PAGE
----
So, how’s the food in London? In a word: It’s great. But it’s not just the international food that’s great. Read on to find out why you should be eating traditional British food in London…

The capital of England is celebrated for many reasons—its colorful history, stretching back two millennia; its drama-courting royal family; its countless famous cultural sights and rituals. Typical food is not usually among them. Sure, you can find great diversity in London’s restaurants; this is a global city and it’s reflected in many a good, Michelin-starred continental and Asian restaurant. But English cuisine in London? The longstanding belief is it’s downright bad—except it isn’t. “Stick to ethnic food” is common advice. We say: Don’t follow it. To the complaints about bland, overpriced foods? We say: You must be eating in the wrong places. People love pontificating about why British food is bad—untimely industrialization, hard-to-get fresh food, a habit of rationing. We say: Less talking, more eating!

Things have gotten better in recent years, and more people are coming around to the fact that there’s actually really good British food in London. Knowledge is power, and that’s true in the pubs, restaurants, and markets of London—the ones you should be eating in. As in many tourist-friendly cities, a random restaurant selection in a high-traffic area will likely yield disastrous, pricey results. For this section, we’ve tried to find British dishes in restaurants, pubs, and markets where Brits still eat, shop, and drink.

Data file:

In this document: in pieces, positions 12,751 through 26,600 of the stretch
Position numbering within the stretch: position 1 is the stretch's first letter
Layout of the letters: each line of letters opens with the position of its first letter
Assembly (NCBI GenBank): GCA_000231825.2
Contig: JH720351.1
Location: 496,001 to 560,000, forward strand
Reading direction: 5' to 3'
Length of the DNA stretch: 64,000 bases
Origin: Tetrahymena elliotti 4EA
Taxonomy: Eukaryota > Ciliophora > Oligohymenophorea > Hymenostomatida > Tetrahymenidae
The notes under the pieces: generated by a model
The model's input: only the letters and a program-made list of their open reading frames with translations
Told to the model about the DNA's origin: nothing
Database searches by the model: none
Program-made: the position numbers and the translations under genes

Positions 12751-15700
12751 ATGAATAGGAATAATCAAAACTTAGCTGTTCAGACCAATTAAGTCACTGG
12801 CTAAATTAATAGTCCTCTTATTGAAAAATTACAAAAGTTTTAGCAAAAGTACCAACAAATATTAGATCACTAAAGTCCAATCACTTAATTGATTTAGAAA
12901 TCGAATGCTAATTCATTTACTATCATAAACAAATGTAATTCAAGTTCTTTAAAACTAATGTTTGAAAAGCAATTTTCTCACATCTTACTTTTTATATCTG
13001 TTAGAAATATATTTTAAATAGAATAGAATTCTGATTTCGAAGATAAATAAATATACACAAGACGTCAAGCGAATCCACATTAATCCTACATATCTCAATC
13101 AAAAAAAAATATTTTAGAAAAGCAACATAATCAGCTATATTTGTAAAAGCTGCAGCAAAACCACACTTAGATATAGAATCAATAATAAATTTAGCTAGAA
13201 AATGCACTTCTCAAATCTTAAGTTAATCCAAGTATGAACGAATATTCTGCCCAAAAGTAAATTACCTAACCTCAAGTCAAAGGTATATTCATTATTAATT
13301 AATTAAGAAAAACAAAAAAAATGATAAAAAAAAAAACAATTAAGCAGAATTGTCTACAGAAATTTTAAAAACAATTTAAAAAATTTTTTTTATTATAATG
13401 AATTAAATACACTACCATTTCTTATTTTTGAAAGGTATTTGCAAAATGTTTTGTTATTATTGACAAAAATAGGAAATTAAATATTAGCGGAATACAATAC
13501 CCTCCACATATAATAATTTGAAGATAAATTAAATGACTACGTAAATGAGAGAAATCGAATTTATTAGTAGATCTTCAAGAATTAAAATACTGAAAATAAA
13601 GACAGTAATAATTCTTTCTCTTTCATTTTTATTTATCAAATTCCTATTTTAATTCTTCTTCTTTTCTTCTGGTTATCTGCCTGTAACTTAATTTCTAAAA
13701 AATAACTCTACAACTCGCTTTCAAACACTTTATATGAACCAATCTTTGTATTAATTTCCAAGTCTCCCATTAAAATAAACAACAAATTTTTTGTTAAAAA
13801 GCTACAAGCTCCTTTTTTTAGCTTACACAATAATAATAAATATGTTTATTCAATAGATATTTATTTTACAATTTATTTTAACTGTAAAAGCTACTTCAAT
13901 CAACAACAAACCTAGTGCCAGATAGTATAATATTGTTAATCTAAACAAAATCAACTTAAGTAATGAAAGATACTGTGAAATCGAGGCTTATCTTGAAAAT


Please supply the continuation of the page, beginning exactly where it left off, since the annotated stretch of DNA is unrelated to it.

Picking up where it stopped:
For this guide to typical London foods, we considered both tradition—the wonderful but dying breed of pie-and-eel shops of the East End; the sweet and buttery 18th-century breads—and prominent ethnic influences; the typical things our local friends eat regularly as well as those dishes every visitor really must try. We’ve paid close attention to those chefs, producers, and pubs making an effort to rewind the country’s gastronomy back to its core basics—wild game, local/seasonal ingredients, nose-to-tail preparations—and we sought out the newer wave of local artisanal gins and microbrews alongside that old-school pub standard, real ale. The resulting spread, we hope, is as appetizing as it is reputation-busting. Let’s dig into 38 essential foods of London.